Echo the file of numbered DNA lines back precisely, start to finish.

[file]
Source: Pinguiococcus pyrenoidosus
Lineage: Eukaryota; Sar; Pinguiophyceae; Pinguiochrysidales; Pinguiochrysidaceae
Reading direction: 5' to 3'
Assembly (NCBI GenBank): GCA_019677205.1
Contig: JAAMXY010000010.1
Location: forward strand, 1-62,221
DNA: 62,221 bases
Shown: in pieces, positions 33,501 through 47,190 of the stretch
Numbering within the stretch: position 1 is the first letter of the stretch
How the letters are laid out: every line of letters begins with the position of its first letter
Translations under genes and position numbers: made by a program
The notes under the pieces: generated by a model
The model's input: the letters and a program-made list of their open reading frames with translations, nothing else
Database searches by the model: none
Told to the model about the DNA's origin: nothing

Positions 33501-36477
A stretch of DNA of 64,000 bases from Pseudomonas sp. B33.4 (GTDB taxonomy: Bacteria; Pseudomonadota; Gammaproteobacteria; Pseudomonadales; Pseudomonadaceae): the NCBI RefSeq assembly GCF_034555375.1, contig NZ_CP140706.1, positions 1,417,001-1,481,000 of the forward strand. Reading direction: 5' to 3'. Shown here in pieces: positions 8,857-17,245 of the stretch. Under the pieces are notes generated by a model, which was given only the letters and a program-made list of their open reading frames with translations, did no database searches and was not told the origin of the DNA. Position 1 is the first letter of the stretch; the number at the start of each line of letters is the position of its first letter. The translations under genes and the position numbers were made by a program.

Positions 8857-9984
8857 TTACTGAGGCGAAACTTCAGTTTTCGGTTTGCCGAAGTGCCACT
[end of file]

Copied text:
Source: Pinguiococcus pyrenoidosus
Lineage: Eukaryota; Sar; Pinguiophyceae; Pinguiochrysidales; Pinguiochrysidaceae
Reading direction: 5' to 3'
Assembly (NCBI GenBank): GCA_019677205.1
Contig: JAAMXY010000010.1
Location: forward strand, 1-62,221
DNA: 62,221 bases
Shown: in pieces, positions 33,501 through 47,190 of the stretch
Numbering within the stretch: position 1 is the first letter of the stretch
How the letters are laid out: every line of letters begins with the position of its first letter
Translations under genes and position numbers: made by a program
The notes under the pieces: generated by a model
The model's input: the letters and a program-made list of their open reading frames with translations, nothing else
Database searches by the model: none
Told to the model about the DNA's origin: nothing

Positions 33501-36477
A stretch of DNA of 64,000 bases from Pseudomonas sp. B33.4 (GTDB taxonomy: Bacteria; Pseudomonadota; Gammaproteobacteria; Pseudomonadales; Pseudomonadaceae): the NCBI RefSeq assembly GCF_034555375.1, contig NZ_CP140706.1, positions 1,417,001-1,481,000 of the forward strand. Reading direction: 5' to 3'. Shown here in pieces: positions 8,857-17,245 of the stretch. Under the pieces are notes generated by a model, which was given only the letters and a program-made list of their open reading frames with translations, did no database searches and was not told the origin of the DNA. Position 1 is the first letter of the stretch; the number at the start of each line of letters is the position of its first letter. The translations under genes and the position numbers were made by a program.

Positions 8857-9984
8857 TTACTGAGGCGAAACTTCAGTTTTCGGTTTGCCGAAGTGCCACT